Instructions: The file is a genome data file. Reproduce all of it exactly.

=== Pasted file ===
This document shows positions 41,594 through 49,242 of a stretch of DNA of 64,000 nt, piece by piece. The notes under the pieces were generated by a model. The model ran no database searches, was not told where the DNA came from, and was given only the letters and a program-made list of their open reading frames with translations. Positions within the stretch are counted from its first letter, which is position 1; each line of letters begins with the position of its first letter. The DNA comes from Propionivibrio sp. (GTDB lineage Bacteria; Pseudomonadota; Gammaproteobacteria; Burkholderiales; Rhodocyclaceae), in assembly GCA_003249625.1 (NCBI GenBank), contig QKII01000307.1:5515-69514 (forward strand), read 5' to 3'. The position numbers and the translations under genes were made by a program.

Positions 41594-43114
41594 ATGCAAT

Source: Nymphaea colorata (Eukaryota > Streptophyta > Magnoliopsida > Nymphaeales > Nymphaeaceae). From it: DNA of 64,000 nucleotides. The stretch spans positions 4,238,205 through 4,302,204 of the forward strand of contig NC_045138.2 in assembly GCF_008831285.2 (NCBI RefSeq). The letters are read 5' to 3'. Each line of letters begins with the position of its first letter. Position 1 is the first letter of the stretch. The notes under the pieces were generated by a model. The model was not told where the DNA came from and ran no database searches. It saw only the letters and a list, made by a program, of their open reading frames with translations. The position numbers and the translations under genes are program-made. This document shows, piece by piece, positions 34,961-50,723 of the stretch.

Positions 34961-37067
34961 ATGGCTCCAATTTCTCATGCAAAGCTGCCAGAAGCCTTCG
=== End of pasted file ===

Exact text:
This document shows positions 41,594 through 49,242 of a stretch of DNA of 64,000 nt, piece by piece. The notes under the pieces were generated by a model. The model ran no database searches, was not told where the DNA came from, and was given only the letters and a program-made list of their open reading frames with translations. Positions within the stretch are counted from its first letter, which is position 1; each line of letters begins with the position of its first letter. The DNA comes from Propionivibrio sp. (GTDB lineage Bacteria; Pseudomonadota; Gammaproteobacteria; Burkholderiales; Rhodocyclaceae), in assembly GCA_003249625.1 (NCBI GenBank), contig QKII01000307.1:5515-69514 (forward strand), read 5' to 3'. The position numbers and the translations under genes were made by a program.

Positions 41594-43114
41594 ATGCAAT

Source: Nymphaea colorata (Eukaryota > Streptophyta > Magnoliopsida > Nymphaeales > Nymphaeaceae). From it: DNA of 64,000 nucleotides. The stretch spans positions 4,238,205 through 4,302,204 of the forward strand of contig NC_045138.2 in assembly GCF_008831285.2 (NCBI RefSeq). The letters are read 5' to 3'. Each line of letters begins with the position of its first letter. Position 1 is the first letter of the stretch. The notes under the pieces were generated by a model. The model was not told where the DNA came from and ran no database searches. It saw only the letters and a list, made by a program, of their open reading frames with translations. The position numbers and the translations under genes are program-made. This document shows, piece by piece, positions 34,961-50,723 of the stretch.

Positions 34961-37067
34961 ATGGCTCCAATTTCTCATGCAAAGCTGCCAGAAGCCTTCG